For example, Stormy Daniels is from Baton Rouge, Louisiana; Jessica Drake is from San Antonio, Texas; Asa Akira is from New York; Tanya Tate is from Liverpool, England; and, Angela White is from Sydney, Australia. In terms of male performers, Johnny Sins is from Pittsburgh, Pennsylvania; Lexington Steele is from Atlantic City; Manuel Ferrera hails from Le Raincy, France; Tommy Pistol is from Queens, New York; and Keiran Lee is from Derby, England – yes, Derby! An industrial town in the middle of England.

The porn community – performers, producers, directors, agents and so on – arguably constitute a minority migrant community. First, porn is a unique form of labour with only a small number of people engaged in the adult industry. Next, most people in the porn industry in LA have migrated from elsewhere in the US or internationally. Finally, the porn community, especially performers since they are the public face of adult entertainment, are ‘othered’, stigmatised and often portrayed as abnormal or deviant because of their labour.

When migrant communities resettle in a new city it is fairly common for particular groups to live and/or work in certain neighbourhoods and for those neighbourhoods to be associated with that group. In geography such places are referred to as ethnic enclaves or ethnoburbs. ‘Chinatowns’, which are found in all Australian capital cities, are a classic example of an ethnoburb. Other examples include, ‘Koreatown’ in Los Angeles; ‘Little Italy’ and ‘Little Odessa’ in New York; and ‘Kangaroo Valley’ (i.e. Earls Court) in London.  

Migrant communities also often face discrimination in their resettlement journey when it comes to accessing housing, employment opportunities and being accepted as part of the so-called host community or nation.

All of this got me thinking about whether or not the migration and resettlement experiences resonated with more traditional migration stories.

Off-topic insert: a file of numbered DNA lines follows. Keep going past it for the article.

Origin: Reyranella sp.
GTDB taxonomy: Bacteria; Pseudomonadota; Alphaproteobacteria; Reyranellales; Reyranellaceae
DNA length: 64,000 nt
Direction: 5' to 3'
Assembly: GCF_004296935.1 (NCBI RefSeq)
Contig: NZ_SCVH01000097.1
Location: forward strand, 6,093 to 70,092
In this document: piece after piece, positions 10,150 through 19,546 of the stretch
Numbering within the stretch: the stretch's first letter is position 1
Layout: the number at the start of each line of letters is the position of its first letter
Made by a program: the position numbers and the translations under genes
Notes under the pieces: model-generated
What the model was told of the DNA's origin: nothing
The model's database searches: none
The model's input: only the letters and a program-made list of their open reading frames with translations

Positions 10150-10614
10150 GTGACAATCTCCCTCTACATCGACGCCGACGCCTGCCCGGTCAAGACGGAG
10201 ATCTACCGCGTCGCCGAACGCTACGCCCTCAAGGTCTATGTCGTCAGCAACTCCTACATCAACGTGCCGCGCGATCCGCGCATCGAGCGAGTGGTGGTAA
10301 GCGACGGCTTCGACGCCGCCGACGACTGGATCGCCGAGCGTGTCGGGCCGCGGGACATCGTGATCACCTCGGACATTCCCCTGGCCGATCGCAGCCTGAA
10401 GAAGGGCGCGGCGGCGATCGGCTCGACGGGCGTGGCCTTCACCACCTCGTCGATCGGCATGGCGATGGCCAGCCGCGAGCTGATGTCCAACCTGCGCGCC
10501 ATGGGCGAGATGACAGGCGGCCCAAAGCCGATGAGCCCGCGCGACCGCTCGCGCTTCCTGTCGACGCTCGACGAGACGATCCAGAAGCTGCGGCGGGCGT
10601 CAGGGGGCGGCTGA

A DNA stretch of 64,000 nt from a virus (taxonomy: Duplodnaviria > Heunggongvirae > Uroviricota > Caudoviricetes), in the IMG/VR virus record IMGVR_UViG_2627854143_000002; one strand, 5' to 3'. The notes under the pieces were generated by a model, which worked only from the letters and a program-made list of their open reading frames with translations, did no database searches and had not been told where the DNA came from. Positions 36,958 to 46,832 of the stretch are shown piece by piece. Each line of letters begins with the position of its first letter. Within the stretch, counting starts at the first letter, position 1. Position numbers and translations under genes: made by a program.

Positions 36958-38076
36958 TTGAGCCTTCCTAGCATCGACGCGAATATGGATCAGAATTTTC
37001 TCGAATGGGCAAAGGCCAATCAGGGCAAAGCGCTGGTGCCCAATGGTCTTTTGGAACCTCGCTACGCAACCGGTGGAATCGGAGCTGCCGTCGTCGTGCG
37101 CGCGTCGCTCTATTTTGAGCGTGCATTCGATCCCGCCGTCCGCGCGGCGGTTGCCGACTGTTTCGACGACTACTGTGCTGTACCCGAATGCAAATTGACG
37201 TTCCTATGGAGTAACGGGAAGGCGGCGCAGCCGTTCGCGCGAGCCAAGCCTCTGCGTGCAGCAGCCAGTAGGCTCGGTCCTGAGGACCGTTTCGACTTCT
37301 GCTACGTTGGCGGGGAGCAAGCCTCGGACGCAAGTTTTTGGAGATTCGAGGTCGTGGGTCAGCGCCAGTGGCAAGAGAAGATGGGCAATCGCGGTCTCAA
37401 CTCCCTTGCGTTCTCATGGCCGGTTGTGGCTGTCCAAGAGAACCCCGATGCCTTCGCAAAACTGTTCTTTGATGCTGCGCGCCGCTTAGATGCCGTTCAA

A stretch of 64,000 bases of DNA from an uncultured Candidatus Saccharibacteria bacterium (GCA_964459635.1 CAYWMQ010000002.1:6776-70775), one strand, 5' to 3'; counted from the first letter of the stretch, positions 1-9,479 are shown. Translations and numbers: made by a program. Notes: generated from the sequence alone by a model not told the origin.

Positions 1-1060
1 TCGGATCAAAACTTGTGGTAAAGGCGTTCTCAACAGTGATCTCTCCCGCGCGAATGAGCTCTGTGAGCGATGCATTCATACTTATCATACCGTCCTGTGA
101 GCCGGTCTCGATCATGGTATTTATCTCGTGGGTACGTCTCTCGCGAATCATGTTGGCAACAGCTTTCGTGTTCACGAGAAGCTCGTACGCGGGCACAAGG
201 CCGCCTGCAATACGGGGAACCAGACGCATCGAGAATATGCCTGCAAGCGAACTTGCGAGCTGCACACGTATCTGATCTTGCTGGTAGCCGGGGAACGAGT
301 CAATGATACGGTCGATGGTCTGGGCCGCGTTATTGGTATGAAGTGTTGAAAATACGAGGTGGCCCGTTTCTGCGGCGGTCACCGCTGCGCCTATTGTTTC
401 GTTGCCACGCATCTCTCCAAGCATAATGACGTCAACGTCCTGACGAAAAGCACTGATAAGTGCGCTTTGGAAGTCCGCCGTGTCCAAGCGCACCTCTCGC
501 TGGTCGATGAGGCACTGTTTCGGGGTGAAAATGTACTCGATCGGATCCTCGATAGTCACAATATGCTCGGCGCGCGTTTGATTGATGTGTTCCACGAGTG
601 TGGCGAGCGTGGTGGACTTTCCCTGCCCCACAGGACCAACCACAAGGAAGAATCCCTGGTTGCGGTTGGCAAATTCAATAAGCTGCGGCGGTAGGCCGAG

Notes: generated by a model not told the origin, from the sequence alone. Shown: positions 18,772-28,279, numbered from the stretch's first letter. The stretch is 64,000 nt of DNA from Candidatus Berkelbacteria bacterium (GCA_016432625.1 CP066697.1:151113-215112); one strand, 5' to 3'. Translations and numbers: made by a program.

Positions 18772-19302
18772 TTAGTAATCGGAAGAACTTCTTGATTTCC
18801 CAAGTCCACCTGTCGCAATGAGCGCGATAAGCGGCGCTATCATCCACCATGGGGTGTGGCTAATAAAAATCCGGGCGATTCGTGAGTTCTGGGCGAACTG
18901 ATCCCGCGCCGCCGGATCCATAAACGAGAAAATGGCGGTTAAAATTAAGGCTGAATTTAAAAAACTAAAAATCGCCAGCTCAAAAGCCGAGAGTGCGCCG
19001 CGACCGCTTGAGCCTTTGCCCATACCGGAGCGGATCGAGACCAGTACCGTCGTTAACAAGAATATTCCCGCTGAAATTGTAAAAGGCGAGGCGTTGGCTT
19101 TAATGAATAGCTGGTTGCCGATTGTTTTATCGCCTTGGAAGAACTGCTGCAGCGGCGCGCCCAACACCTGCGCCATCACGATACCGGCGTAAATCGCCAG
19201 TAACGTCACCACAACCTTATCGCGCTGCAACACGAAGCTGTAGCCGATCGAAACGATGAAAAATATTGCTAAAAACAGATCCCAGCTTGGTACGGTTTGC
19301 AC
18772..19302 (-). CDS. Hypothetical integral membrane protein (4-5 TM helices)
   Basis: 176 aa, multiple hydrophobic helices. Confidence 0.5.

As part of my podcast, The (Sub)Urbanista Podcast, and partly inspired by James Corden’s Carpool Karaoke, I initiated a special series – CarpoolXXX: Porn Performers as a Migrant Community – in an effort to explore the migration and resettlement experiences of adult performers.

The basic plan was to drive around LA and Las Vegas and chat with performers about their migration stories. Easier said than done! But, thanks to a friend (Ari Bass), networking, tweeting and a sprinkling of luck, I managed to set up a bunch of podcasts.

In January 2018, whilst working with two other sexademic colleagues – Prof. Barb Brents (UNLV) and Prof. Crystal Jackson (John Jay College, NY) – on another project on porn consumption, I conducted a number of podcasts with former and current porn performers. In LA, I drove around Venice Beach for 1.5 hours with former porn actress, writer and director Melissa Monet. A few days later in Las Vegas, at the 2018 AVN Expo, I did podcasts at the Hard Rock Casino and Hotel with: Kiki Daire; Ela Darling; Charlotte Cross; Alana Cruise; and a young married couple, Lyndsey Love and Michael Scott, who shoot amateur porn.

Then, in April, on my way to New Orleans for a geography conference, I stopped off in LA and conducted podcasts driving around the San Fernando Valley with Kira Noir (thanks to Mark Speigler), Dana Vespoli (thanks to Ari Bass) and Mike Quasar, who I had met at the Circle Bar at the AVN Expo back in January.

All those that took part were friendly, candid, and totally down to earth. A fascinating array of issues were explored. These includes: city/town migrated from; family backgrounds; employment histories; educational attainment and aspirations; accessing and sharing housing in LA; social networks within and outside of the porn community; places of social and community significance for porn performers; raising family; coming out as a porn performer; and negotiating stigma and discrimination.

More insights and reflections on the CarpoolXXX podcast series will be revealed in the next issue of the EROS journal. For a taste of things you can check out the CarPoolXXX podcasts with Melissa Monet – “Show Me the Monet”; Kika Daire – “She Who Daires Wins”; and Ela Darling – “VR Porn Queen” on my Soundcloud page – or Youtube page –